Given the encouraging findings of the pilot study, the researchers are now working toward developing an expanded child allowance experiment to study the program’s impact on more young children across more cities over a longer period of time. “The study would help give us an accurate estimate of how much income matters during the early years of life,” Yoshikawa explained. So someday soon, hundreds of families across the country could be receiving actual child allowances for the first several years of their children’s lives.

A universal child allowance may seem like a political pipedream in the United States. But it’s largely an extension of an ongoing discussion around reforming the Child Tax Credit. “The focus on child poverty and supporting families is a bipartisan issue,” Yoshikawa notes.

Indeed, national leaders across the political spectrum — from Hillary Clinton to Republican senators Mike Lee and Marco Rubio to Democratic congresswoman Rosa DeLauro — have all pitched ideas to revamp the adequacy and delivery of our child benefits. Several think tanks and foundations have also championed some form of a child allowance as an improvement upon our current tax-based benefits. And as families continue to struggle under financial strain, the momentum behind a child allowance will only grow.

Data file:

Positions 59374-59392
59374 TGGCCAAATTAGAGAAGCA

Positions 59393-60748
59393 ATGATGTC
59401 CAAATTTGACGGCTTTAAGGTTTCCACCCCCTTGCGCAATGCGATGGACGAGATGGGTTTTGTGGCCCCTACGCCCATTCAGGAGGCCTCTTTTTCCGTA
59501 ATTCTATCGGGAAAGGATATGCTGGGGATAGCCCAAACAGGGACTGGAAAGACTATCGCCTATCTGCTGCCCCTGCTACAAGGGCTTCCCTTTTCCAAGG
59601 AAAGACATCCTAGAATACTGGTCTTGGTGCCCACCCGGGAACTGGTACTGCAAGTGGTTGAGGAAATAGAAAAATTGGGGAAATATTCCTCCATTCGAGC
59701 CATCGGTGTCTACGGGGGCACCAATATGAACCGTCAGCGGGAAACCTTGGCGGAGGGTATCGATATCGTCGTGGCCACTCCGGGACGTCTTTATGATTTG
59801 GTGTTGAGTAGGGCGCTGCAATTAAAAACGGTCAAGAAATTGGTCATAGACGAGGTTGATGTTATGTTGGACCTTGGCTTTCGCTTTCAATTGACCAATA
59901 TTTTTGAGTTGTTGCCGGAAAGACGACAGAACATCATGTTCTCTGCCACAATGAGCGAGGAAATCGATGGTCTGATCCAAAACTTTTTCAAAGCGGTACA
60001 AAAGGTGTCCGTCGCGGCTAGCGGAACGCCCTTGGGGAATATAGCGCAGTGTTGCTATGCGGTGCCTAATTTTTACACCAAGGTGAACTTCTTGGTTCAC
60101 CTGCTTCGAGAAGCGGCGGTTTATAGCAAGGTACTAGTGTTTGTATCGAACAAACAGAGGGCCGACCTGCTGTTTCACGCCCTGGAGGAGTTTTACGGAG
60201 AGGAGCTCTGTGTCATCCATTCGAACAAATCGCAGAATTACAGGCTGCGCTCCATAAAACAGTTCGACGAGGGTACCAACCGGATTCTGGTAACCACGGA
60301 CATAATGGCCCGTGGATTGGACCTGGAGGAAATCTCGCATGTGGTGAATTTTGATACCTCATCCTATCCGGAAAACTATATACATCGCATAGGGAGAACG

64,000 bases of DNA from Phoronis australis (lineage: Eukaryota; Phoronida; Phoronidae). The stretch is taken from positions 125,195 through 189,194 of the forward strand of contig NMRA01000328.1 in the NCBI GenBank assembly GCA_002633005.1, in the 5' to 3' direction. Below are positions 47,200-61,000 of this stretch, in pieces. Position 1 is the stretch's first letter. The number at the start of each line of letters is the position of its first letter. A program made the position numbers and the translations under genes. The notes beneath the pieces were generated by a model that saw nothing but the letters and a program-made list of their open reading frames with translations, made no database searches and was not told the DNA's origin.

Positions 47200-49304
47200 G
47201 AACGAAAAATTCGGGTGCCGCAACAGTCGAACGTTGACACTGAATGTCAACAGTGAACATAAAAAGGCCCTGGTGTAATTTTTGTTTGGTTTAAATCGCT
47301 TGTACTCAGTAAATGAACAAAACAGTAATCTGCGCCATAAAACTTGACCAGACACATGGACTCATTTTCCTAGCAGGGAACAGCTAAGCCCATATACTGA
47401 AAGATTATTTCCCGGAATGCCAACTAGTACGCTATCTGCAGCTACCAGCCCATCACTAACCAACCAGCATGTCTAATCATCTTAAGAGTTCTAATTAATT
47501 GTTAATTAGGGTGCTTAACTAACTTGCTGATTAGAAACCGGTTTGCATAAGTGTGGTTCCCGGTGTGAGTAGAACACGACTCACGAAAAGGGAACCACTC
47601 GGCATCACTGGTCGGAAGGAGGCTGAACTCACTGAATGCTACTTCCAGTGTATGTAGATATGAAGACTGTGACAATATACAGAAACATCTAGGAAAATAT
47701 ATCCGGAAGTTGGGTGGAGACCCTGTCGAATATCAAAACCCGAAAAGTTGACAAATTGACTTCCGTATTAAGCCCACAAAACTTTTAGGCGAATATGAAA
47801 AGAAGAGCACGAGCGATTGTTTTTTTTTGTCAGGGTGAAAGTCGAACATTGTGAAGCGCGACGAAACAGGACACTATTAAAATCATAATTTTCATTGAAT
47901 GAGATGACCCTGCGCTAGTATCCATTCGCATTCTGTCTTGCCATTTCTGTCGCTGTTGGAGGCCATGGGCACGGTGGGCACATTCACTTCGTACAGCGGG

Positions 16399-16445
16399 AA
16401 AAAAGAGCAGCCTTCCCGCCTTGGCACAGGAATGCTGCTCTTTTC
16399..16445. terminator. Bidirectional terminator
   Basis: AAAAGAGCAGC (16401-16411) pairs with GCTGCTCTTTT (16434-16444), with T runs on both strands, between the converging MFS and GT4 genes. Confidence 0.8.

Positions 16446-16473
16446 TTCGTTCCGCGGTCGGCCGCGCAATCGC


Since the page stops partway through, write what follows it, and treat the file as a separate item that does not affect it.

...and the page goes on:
In fact, this isn’t the first time that reformers have tried to streamline our child tax benefits into a single monthly child allowance. In the early 1970s, Democratic senator George McGovern proposed a $50-per-month cash benefit for every child in the nation, to be paid by eliminating the dependent tax exemption. McGovern’s proposal never became law, but it drew support on both sides of the aisle.

Forty-five years later, the logic behind wrenching our family benefits out of the tax code still stands. “Economic hardship doesn’t just occur once a year,” Yoshikawa explains. “It affects children’s development on an ongoing basis.”

For much of the next four years, progressives will be consumed with defending the republic and its safety net from plunder and wreckage by the Trump administration and its Republican allies in Congress. But they shouldn’t neglect to lay the foundations for the next horizon of progressive policymaking. To regain power, progressives need both big ideas that resonate with the public and proof that those ideas work. That project has already begun among those who dream of a child allowance for all American families.

public interest attorney. policy thinker. writer. views are my own. bylines various places. @ Queens, NY.